We are studying photography from the outside in, rethinking the photographic in an expanded field, in order to return to the image.
In the beginning of November I am opening a show at David Zwirner Gallery, which is a stripped down, diagrammatic, bare bones, clarified version of what I was trying to do at MoMA. I will be presenting a display of observational and descriptive models, photographic (photographic prints), architectural (walls), and publication (books and miscellaneous publicity material). A kind of contingent realism, a form of play in which each model is subjected to an analytic process involving the identification of all basic elements, pulling them apart or separating them, then recombining them to form a new model using the bones of the old. Remake, remodel, re-present.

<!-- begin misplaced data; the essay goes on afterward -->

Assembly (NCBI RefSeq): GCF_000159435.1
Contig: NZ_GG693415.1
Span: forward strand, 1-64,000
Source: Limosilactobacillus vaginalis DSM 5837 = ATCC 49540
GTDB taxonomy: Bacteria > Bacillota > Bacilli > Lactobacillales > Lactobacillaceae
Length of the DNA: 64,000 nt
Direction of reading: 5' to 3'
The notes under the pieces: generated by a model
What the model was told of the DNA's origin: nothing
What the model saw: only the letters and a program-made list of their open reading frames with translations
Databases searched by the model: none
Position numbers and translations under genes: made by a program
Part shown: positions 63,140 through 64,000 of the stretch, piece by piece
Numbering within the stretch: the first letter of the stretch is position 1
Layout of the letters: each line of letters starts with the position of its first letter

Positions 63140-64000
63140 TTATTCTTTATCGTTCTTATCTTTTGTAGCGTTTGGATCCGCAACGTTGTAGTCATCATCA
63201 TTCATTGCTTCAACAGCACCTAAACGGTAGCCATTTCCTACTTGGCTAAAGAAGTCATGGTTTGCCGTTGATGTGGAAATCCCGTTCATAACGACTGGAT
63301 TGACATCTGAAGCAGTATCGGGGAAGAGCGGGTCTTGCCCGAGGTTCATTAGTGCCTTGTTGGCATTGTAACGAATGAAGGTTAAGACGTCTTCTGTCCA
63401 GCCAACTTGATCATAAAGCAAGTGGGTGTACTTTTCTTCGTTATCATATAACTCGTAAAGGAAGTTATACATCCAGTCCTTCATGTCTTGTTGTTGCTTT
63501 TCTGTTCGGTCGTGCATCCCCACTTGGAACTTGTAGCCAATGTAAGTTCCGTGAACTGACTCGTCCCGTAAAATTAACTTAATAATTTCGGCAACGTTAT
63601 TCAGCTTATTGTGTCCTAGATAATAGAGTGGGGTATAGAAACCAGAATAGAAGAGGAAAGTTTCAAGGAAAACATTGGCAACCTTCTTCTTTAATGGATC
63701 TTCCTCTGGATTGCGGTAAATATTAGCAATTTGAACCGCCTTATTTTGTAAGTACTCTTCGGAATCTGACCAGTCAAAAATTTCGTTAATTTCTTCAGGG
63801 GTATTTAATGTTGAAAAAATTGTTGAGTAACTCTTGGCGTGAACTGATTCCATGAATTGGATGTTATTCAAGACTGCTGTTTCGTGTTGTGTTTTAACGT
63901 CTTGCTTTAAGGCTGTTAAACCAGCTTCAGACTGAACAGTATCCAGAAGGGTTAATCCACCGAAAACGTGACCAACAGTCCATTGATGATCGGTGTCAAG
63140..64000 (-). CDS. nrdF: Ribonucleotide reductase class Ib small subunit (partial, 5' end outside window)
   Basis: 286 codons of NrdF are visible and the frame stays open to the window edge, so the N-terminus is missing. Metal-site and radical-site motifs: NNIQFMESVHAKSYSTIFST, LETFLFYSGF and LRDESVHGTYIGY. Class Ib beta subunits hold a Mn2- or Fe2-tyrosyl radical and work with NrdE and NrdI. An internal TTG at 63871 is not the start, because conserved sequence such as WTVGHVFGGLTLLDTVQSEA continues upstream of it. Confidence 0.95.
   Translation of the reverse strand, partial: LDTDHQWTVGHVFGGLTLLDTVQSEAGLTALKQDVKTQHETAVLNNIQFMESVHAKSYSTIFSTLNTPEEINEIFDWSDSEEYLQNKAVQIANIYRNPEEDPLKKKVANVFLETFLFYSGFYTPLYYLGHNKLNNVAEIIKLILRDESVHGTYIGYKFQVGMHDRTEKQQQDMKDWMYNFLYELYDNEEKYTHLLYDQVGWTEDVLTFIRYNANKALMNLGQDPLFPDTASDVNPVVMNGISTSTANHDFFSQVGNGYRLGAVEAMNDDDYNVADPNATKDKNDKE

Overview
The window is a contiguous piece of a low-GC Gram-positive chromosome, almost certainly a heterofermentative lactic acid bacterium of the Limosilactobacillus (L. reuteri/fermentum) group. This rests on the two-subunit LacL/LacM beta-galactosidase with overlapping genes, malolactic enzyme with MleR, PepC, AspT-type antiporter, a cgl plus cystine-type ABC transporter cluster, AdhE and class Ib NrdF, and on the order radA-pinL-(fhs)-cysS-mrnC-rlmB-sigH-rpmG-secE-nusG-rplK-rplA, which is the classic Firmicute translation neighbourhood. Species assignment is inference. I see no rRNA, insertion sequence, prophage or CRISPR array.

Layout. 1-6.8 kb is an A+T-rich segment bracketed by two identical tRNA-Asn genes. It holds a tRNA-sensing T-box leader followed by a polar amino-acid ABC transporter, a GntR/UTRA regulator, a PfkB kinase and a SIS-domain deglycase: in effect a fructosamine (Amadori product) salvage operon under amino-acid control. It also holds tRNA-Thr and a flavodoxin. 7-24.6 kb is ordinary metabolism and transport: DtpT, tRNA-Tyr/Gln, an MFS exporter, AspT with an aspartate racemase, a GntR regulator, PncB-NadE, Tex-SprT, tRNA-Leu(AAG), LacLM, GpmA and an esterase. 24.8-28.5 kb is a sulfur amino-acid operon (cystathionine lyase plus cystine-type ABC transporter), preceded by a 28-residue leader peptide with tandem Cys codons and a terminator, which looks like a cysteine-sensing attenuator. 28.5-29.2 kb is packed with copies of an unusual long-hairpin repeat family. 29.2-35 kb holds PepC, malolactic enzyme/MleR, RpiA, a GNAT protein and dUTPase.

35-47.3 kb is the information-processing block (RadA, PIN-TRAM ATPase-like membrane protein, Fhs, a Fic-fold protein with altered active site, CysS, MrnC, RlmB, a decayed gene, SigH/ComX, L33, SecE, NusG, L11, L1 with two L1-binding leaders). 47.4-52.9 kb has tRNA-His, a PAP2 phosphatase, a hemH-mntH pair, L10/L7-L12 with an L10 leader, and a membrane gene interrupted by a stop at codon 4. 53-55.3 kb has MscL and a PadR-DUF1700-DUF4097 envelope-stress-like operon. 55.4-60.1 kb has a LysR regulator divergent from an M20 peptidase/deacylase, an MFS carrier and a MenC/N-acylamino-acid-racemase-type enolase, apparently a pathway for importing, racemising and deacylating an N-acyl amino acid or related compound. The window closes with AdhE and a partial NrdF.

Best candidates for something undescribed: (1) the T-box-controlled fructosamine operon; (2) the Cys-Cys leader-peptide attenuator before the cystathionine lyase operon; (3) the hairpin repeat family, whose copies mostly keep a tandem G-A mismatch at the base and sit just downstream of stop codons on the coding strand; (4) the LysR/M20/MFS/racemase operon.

This display of models is an attempt to occupy at least two points in the attention economy, both having to do with speed; acceleration and deceleration, the fast and the slow, a kind of double address, a display of possibilities and the construction of a machine for dreaming. It is crucial at this point in history that we reclaim the space for dreaming.
Text David Andrew Tasman and Catherine Taft
Images Christopher Williams. Courtesy David Zwirner, New York/London and Galerie Gisela Capitain, Cologne